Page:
Can anyone truly be so naive as to think that a scholar who believes Jesus is alive today or who is prepared to accept the possibility of miracles in his or her heart (though poorly “hiding” behind statements like “something unknown” happened to explain the Easter experience) has the same ultimate goals as a secularist or naturalist “critical scholar”? Is the former ever seriously likely to question their fundamental assumptions or hypotheses if it means jettisoning completely all attachments to the supernatural?

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Neil Godfrey

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3 thoughts on “Anti-supernaturalism versus anti-rationalism in biblical studies”

  1. “In its place [i.e., the traditional historical-critical method] we have advocated an open historical-critical method that, among other things, is open to the possibility that evidence from history might require scholars to conclude that an event that defies plausible naturalistic explanation—a super-natural occurrence—has happened.”

    Boyd, Gregory A.; Eddy, Paul Rhodes (2007-08-01). The Jesus Legend: A Case for the Historical Reliability of the Synoptic Jesus Tradition (p. 90). Baker Books. Kindle Edition.

    To your point, Neil, is there any other discipline where tenured, esteemed academics can publish stuff like this and be taken seriously?

    If we experience an event defies plausible a naturalistic explanation in the real world, we will presume our witnesses or our instruments are in error before we would ever claim that little green men, elves, Apollo, or Yahweh is responsible. Is that an unwarranted assumption? Of course not, because instruments can be faulty and our senses are easily fooled. Humans make mistakes in perception and judgment all the time. In science we discard such data points as outliers. In forensics we set them aside as either noise or nonsense. In history, we assume they’re myths or legends.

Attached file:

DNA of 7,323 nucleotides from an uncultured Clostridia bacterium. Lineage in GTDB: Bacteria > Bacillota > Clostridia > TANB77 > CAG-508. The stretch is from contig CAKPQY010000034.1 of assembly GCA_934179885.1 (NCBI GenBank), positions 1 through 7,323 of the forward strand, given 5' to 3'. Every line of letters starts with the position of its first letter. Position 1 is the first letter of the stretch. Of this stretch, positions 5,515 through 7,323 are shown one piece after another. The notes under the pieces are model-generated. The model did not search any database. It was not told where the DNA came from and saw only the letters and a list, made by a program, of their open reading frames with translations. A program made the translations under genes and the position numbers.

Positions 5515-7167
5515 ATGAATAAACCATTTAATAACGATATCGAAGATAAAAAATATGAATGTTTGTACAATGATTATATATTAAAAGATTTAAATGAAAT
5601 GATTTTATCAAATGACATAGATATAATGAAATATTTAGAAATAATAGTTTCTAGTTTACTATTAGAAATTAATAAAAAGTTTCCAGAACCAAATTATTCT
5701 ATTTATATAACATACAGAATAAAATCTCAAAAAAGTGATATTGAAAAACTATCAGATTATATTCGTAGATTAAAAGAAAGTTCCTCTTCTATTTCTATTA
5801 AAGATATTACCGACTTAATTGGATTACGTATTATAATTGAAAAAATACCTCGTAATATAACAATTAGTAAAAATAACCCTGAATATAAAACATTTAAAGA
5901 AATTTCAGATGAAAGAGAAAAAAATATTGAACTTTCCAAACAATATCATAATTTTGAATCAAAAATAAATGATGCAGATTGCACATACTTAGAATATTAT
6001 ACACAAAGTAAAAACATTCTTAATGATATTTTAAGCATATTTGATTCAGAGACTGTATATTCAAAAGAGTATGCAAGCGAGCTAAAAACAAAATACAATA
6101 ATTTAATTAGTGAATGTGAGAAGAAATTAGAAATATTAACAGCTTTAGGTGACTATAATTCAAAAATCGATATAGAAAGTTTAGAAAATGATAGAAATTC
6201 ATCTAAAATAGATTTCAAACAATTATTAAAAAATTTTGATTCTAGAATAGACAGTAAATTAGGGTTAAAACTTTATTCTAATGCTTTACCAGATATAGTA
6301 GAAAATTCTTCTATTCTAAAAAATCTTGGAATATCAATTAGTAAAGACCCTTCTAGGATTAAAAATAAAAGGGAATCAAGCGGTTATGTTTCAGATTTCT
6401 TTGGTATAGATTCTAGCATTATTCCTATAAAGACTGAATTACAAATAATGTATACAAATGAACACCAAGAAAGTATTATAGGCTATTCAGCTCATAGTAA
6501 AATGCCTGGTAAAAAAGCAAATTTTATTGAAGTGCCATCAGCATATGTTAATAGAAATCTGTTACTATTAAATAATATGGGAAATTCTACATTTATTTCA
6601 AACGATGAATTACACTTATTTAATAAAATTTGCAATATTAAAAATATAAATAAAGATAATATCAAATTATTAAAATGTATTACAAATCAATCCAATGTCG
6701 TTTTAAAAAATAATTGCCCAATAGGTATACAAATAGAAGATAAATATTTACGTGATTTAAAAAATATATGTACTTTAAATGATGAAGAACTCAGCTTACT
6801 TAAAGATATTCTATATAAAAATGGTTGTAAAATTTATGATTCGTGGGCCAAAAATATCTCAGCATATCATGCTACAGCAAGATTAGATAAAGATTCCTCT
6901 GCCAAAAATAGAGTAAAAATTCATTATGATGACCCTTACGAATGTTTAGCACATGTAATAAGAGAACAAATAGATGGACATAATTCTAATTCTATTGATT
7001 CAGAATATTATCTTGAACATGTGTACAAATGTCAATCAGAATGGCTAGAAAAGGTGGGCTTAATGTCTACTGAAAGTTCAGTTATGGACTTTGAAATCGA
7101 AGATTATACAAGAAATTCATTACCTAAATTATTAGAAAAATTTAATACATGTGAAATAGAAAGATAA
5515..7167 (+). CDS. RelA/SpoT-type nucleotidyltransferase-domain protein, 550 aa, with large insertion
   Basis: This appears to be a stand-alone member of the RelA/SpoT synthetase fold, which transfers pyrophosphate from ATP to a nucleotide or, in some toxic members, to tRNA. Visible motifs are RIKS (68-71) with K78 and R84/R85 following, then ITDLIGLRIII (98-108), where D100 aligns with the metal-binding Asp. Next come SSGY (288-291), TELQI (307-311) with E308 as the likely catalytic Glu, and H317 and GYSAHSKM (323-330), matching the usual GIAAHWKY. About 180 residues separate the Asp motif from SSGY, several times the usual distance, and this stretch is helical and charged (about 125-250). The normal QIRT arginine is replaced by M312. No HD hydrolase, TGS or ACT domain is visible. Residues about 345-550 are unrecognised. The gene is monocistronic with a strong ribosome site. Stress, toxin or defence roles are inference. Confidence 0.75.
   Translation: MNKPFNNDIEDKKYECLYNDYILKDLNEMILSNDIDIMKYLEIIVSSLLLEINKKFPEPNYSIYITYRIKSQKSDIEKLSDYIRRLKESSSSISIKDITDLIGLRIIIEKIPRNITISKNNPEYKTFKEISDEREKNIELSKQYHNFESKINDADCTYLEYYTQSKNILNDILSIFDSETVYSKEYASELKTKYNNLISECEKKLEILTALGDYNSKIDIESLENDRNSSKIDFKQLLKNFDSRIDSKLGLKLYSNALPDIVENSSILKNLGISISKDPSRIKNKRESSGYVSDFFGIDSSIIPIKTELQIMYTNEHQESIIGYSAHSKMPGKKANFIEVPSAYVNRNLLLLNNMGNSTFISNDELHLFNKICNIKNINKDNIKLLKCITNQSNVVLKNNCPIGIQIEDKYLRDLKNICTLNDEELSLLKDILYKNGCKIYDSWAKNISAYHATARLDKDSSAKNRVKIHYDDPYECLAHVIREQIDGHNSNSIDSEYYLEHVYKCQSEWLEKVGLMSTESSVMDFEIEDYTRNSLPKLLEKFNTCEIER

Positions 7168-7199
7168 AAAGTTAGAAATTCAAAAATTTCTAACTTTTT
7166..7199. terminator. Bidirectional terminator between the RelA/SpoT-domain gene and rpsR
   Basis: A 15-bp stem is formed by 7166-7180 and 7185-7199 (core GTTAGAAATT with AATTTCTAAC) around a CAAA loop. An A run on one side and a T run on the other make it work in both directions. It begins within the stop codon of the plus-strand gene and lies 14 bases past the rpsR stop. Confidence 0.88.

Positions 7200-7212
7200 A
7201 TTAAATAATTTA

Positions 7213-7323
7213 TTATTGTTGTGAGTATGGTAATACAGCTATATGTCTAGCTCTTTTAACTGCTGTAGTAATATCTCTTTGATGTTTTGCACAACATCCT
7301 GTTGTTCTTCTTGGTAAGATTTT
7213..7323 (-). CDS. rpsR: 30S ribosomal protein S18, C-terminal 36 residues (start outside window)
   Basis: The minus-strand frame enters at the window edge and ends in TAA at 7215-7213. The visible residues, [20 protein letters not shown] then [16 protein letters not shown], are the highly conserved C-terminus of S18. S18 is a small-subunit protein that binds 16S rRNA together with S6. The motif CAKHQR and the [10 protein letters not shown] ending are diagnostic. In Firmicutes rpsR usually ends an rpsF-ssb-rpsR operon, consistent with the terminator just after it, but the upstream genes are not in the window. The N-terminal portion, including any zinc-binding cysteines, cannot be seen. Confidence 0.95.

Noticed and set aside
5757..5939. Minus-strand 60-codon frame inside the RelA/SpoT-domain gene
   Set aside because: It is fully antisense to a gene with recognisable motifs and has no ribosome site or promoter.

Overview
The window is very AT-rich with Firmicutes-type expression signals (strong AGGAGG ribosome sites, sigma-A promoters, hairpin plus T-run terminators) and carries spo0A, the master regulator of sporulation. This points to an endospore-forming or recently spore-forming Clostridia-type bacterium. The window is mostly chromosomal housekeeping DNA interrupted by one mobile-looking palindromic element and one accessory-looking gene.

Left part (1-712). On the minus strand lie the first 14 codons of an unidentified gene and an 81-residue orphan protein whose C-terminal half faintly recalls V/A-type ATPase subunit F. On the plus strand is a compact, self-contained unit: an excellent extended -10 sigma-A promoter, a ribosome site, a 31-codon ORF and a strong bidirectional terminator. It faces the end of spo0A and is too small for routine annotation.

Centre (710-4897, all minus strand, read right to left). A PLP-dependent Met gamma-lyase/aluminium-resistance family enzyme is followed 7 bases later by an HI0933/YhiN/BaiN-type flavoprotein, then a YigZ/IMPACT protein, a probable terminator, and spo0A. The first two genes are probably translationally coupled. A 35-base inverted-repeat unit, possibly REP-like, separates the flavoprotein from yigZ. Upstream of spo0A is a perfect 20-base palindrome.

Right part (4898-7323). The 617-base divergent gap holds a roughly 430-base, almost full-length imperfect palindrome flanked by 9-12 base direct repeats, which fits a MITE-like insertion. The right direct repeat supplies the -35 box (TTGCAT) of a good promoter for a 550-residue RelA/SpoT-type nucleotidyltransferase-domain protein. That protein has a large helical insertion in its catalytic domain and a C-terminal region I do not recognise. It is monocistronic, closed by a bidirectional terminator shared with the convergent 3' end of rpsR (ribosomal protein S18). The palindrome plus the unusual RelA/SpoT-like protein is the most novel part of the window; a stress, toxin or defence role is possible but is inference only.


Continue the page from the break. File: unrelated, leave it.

Beyond all that, there is always insanity. I’m not trying to be funny. How many people in asylums think they are Jesus? It’s almost certain that none of them actually is, and we take their protestations to the contrary as a sign of delusion. We’re not helping anyone get closer to the truth (or to an effective treatment plan) by pretending that we’re keeping an open mind by entertaining that tiniest sliver of a possibility that John Smith from Fresno is really Jesus.

    My point is this: Before resorting to supernatural explanations, there are any number of natural explanations that are more likely.
    “A low posterior probability of any hypothesis, including a miracle hypothesis, is no sufficient reason for rejecting it. It is rational to go on accepting and using a low-probability hypothesis as long as there is no better explanation for the evidence.”

    Boyd, Gregory A.; Eddy, Paul Rhodes (2007-08-01). The Jesus Legend: A Case for the Historical Reliability of the Synoptic Jesus Tradition (p. 90). Baker Books. Kindle Edition., quoting A. Tucker, “Miracles, Historical Testimonies, and Probabilities,” History and Theory 44 (2005): 381.

    The only rational response to such nonsense is, “No, it isn’t.” It is irrational to think that a supernatural event is the best explanation for a claim found in an ancient book by an anonymous author. I say this unequivocally. Even if you yourself witnessed a bodily resurrection today, it is far more likely that you’ve been fooled, you’ve misunderstood what you saw, or you’re hallucinating. Why? Because such things happen all the time, while we have no corroborated record of a bodily resurrection ever happening.

    Finally, there is no shame in saying, “I don’t know.” If you can’t come up with a plausible explanation for an event (and supernatural events, being impossible, are not plausible), then it’s OK to admit you don’t understand it. Pleading ignorance is at least honest. The Volcano God Theory was never a useful theory, even before we understood plate tectonics. In fact it was less than useful, because it explained nothing and it was wrong.

    This isn’t even “hard math” like Bayes’ Theorem. So what’s the excuse for this silliness among educated adults who surely must know better?